Do we know what the efficiencies are with wireless charging ? I know there are losses in everything, but seems like in this age of making things cleaner and more efficient, wireless charging is just going to waste more electricity for a small trade off in convenience?
The photo on the cover of this story is of an ancient NON wireless charging mat that uses contacts on the custom battery cover of those Motorola RAZRs to make contact with those metal strips on the mat below.
Either way, A4WP is the way to go from my limited understanding and let's hope that AAPL adopts it too so we can be done with all their expensive accessories and charge our iDevices on the same pads as our Androids.
Hopefully MS/Nokia will adopt A4WP too for future Lumias.
A4WP includes a large number of Taiwanese players,
TI, Sandiak, NXP and BRCM.the latecomeers - Intel,
How many of these guys are serious about the
A4WP standard remains to be seen. Perhaps Samsung
will eventually come up with their own.
Competing wireless charging systems and the need to implement the wireless system on the device side (receiver) and power system side (outlet) suggest that we have a long way to go. If the devices require an external adapter "coil" as the wireless receiver, then the extra baggage doesn't really do much good. It might as well be a supplemental battery with a standard outlet cord. It seems like we still have a long way to go. I fear that we are moving towards vendor specific wireless charging protocols and the prospect of an array of wireless charging stations at home - just as we have an array of wired charging stations at home now.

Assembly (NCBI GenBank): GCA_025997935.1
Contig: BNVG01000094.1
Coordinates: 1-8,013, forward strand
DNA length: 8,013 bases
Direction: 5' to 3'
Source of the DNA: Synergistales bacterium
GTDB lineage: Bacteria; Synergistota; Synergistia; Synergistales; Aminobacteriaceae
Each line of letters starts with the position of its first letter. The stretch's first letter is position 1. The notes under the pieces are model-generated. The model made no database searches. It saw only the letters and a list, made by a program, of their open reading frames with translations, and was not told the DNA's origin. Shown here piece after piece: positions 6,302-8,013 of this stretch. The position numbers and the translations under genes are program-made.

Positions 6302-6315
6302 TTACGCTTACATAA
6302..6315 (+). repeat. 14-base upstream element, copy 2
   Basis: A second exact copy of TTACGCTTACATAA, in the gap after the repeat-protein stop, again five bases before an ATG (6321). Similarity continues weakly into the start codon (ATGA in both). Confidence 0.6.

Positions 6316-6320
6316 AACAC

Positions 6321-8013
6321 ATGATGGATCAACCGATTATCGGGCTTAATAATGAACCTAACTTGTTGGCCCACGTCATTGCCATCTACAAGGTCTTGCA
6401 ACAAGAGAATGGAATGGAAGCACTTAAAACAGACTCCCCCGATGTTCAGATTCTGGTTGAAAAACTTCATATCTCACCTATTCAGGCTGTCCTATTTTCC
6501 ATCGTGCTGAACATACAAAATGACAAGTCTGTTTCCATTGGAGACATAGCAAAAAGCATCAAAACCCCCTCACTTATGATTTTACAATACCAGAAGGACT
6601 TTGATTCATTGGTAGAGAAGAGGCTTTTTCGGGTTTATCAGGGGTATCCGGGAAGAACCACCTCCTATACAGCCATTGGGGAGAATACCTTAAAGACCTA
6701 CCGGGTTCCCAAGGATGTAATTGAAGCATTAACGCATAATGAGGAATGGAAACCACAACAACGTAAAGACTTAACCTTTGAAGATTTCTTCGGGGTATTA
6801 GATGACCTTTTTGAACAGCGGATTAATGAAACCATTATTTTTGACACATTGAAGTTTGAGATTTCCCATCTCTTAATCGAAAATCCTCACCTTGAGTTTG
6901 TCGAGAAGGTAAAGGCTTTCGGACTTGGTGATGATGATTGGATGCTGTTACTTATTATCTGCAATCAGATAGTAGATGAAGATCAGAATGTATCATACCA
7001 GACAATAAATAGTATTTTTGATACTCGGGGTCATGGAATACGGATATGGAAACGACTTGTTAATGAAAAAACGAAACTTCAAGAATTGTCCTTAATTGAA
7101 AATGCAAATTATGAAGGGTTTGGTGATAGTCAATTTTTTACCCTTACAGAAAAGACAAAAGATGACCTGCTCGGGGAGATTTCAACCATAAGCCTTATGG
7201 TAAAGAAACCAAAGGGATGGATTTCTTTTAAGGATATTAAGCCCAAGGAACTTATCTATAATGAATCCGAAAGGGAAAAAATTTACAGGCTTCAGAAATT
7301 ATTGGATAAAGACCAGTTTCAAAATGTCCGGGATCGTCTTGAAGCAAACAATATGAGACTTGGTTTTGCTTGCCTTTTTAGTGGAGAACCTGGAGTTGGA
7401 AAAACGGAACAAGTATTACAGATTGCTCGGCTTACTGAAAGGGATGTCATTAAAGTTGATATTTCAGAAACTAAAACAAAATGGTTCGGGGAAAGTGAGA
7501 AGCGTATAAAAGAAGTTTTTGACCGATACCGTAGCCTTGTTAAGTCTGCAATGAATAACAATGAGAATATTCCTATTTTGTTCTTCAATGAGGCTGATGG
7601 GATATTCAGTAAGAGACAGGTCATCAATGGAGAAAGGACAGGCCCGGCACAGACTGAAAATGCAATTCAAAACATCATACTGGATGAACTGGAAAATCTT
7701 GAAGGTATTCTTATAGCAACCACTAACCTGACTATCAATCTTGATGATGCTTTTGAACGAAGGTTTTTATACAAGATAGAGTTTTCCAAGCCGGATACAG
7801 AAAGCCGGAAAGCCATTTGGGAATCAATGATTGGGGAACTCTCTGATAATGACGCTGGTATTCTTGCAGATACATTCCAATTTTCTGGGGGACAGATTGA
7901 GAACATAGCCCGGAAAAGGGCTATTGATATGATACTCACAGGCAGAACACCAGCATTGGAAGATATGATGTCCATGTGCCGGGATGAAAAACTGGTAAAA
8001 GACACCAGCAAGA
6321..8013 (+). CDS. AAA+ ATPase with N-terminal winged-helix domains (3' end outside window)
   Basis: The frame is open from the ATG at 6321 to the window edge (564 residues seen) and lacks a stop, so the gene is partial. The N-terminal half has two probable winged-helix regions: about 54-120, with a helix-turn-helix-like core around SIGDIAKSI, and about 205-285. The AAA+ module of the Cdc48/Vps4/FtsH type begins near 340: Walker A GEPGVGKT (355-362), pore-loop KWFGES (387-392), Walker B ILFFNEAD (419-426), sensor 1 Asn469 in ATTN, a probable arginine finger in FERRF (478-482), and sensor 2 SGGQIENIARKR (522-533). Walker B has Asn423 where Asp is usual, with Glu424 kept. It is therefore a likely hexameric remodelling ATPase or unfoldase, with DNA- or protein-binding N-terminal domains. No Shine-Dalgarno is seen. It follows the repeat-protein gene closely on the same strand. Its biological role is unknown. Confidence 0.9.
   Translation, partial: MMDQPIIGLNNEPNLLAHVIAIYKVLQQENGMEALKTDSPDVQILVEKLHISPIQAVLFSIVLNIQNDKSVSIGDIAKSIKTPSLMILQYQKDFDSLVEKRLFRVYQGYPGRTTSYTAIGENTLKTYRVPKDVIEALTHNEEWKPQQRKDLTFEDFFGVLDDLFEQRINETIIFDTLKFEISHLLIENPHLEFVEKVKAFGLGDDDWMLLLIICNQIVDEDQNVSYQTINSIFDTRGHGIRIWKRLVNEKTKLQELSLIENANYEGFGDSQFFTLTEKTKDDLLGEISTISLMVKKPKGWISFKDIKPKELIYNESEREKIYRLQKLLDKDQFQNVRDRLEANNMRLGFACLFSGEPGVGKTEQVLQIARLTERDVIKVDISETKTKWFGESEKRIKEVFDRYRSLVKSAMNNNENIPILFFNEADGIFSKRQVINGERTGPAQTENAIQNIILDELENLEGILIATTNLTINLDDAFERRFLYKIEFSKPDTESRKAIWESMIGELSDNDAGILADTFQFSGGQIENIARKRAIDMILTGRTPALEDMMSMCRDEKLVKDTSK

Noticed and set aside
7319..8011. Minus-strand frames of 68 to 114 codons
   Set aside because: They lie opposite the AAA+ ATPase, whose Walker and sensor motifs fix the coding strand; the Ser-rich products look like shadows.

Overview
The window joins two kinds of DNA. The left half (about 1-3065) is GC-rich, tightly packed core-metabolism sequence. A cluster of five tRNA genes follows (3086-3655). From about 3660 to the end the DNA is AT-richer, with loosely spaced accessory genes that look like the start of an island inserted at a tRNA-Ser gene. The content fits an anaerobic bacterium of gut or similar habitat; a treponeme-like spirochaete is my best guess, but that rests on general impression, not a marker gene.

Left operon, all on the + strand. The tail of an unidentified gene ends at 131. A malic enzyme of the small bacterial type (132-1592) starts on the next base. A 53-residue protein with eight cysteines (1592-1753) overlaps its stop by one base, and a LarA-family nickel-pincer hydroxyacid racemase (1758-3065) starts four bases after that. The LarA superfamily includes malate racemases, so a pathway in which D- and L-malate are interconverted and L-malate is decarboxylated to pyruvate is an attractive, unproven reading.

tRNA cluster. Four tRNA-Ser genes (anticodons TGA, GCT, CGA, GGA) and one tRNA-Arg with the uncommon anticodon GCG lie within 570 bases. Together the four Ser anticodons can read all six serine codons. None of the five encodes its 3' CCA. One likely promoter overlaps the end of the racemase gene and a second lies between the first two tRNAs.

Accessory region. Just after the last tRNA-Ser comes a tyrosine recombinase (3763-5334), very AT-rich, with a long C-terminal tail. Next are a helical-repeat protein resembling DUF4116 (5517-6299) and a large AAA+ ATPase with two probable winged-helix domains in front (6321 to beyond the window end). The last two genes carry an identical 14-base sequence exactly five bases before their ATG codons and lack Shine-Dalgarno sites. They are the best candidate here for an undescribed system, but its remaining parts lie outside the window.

I would think that if anyone can get their wireless charging system into laptops, tablets, and readers then the market could be almost ready. It takes a lot of infrastructure to make a standard successful. If one system is cheaper to implement or better at charging (aka faster) then that could be a key differentiator. So far, I have not seen any compelling systems proposed. 22 Watts delivered is not bad for a cell phone but what about a laptop or tablet? I wonder if this system can deliver more say 100W or 150W?
Competition is key to technological advancement. Competing standards exist because different companies how different ideas about how wireless charging should be done. The market will ultimately determine which standard will last.
In my opinion, A4WP is the strongest contender thanks to their use of magnetic resonance for power transfer. WPC and the lesser-known PMA are currently focused on inductive charging, which as mentioned in the article, has significant disadvantages in comparison.
In addition to having the better technology, A4WP also has the backing of three very big names: Qualcomm, Intel, and Samsung.
Competition is good. It weeds out the inferior products and standards.
What are the engineering and design challenges in creating successful IoT devices? These devices are usually small, resource-constrained electronics designed to sense, collect, send, and/or interpret data. Some of the devices need to be smart enough to act upon data in real time, 24/7. Are the design challenges the same as with embedded systems, but with a little developer- and IT-skills added in? What do engineers need to know? Rick Merritt talks with two experts about the tools and best options for designing IoT devices in 2016. Specifically the guests will discuss sensors, security, and lessons from IoT deployments.